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History of the Santa Monica Pier  
by Steven Chabotte

The Santa Monica Municipal Pier opened to the public on September 9, 1909 after 16 months of construction. Thousands of people attended and enjoyed a day of bands playing, swimming races and the novelty of walking the 1600 foot wooden pier. After opening day, the pier continued to be a success, drawing huge crowds every day.

The excitement and number of visitors soon attracted the attention of Charles Looff, a pioneer amusement park entrepreneur. (This is the same Charles Looff who built the first carousel at Coney Island.) He felt an amusement park at this location would be very successful and opened negotiations with the City of Santa Monica to build a second pier beside the Minicipal Pier.

Construction of Looff's pier began in 1916. During its long history, it featured the Hippodrome building - which housed a succession of carousel rides and Wurlitzer organs. Other attractions such as the Blue Streak Rader and the Whip and Aeroscope thrill rides were also added. Such was the draw of Looff's pier, that it quickly grew from its original legnth of 270 feet to a whopping 1080 feet in length.

The pier's popularity continued to grow through the decades. In 1924, the La Monica Ballroom opened and was the site of some of the nation's earliest radio broadcasts. It was also the place to go at night for dancing and live bands. In the 1930's, the pier continued to see heavy use but the elements and changing tastes began to take their toll and the pier lost much of its glamour.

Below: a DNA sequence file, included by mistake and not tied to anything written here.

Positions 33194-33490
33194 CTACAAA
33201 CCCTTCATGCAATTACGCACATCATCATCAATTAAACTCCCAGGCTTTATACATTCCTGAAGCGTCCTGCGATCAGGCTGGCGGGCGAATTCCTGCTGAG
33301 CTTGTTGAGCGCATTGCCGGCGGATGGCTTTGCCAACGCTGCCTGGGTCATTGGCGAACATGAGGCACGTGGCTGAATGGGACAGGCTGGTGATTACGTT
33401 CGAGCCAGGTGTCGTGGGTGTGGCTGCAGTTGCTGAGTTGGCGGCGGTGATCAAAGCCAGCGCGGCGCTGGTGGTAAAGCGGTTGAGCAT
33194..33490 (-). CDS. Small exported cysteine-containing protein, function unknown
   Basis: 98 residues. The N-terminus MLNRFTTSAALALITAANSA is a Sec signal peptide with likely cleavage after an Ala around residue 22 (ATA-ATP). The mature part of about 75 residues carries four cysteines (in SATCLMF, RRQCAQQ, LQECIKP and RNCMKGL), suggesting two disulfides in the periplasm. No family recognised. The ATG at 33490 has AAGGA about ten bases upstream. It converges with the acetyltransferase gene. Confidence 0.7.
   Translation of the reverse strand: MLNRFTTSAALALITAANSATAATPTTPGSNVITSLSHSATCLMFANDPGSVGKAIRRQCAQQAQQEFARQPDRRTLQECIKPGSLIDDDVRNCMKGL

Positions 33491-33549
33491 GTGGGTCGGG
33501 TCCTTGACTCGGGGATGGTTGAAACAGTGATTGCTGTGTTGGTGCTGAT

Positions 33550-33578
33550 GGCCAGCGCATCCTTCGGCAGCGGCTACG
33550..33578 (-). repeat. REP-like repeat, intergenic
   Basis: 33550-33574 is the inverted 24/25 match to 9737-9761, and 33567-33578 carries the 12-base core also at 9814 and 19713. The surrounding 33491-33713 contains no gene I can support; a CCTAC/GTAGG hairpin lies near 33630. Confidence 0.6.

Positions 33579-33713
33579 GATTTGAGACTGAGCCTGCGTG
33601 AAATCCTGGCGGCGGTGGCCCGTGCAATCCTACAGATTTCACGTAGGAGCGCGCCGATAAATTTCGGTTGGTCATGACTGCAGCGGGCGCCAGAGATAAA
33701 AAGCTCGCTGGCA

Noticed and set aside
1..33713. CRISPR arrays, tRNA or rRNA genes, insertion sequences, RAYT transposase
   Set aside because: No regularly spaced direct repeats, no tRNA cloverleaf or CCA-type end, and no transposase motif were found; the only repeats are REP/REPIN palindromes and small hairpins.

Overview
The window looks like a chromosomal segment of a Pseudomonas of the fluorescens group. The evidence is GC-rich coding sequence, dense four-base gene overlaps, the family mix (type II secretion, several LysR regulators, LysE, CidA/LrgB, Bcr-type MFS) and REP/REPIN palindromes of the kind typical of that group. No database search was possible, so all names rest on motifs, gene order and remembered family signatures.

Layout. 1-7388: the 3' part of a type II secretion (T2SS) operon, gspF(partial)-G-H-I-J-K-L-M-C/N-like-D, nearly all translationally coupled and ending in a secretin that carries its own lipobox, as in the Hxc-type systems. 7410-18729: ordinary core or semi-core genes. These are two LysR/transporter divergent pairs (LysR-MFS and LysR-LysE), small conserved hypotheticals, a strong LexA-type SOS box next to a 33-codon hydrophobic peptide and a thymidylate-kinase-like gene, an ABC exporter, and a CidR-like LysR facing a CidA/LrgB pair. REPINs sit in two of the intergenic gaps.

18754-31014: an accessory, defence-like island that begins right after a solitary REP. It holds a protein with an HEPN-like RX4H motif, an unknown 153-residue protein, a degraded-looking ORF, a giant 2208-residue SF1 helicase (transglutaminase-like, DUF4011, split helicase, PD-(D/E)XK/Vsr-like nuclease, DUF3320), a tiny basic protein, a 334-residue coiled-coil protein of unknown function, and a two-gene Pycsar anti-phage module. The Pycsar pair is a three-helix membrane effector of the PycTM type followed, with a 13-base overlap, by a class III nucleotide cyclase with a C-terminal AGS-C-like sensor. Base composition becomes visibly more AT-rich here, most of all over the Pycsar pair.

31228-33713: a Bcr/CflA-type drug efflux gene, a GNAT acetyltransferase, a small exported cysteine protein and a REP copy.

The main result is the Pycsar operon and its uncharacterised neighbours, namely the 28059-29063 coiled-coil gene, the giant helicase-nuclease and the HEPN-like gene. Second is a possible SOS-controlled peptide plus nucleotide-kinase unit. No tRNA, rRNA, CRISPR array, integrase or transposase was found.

As the piers continued to deteriorate due to weather conditions and lack of maintenance, the city made noises about closing it down and tearing the piers down for safety reasons. This created a backlash and the citizens formed the "Save our Pier Forever" initiative and after a long period of time, won the right to get the area declared a historical landmark and get restoration started.

In 1981, reconstruction and restoration began and despite challenges and bad weather, good news was just around the corner as in 1983, the U.S. Governemnt declared the Hippodrome and its carousel a National Historic Landmark - ensuring the pier's survival for future generations.

In 1988, the Santa Monica Pier Development Program was adopted and the rest of the pier was rebuilt in a way to withstand the violent storms that caused so much damage in the past. Added to that, a variety of food and entertainment outlets were built as well as a top rated amusement park further enhancing the modern Santa Monica Pier.

Due to the restoration and careful planning of activities/facilities, the Santa Monica pier is on an upswing again and hosts more than three million people a ywar - including its famous "Twilight Dance Series" every Thursday night in the summer that attracts upwards of 10 thousand people to listen to live bands and dance and have a good time. And along with this has come the important in town infrastrucutre, many new quality Santa Monica hotels, restaurants and shops for people to enjoy for their vacation there.

Being declared a National Historic Landmark is what saved the pier from total destruction. But it is the energy and vibrancy of the world class entertainment opportunities all year long that will ensure its claim to fame for decades to come.

About the Author

Historical DVDs and CDs at - The Historical Archive offers a large, robust library of DVD and CD based products covering a wide range of significant and interesting historical events and cultural moments through film, photos, audios, maps and other documents.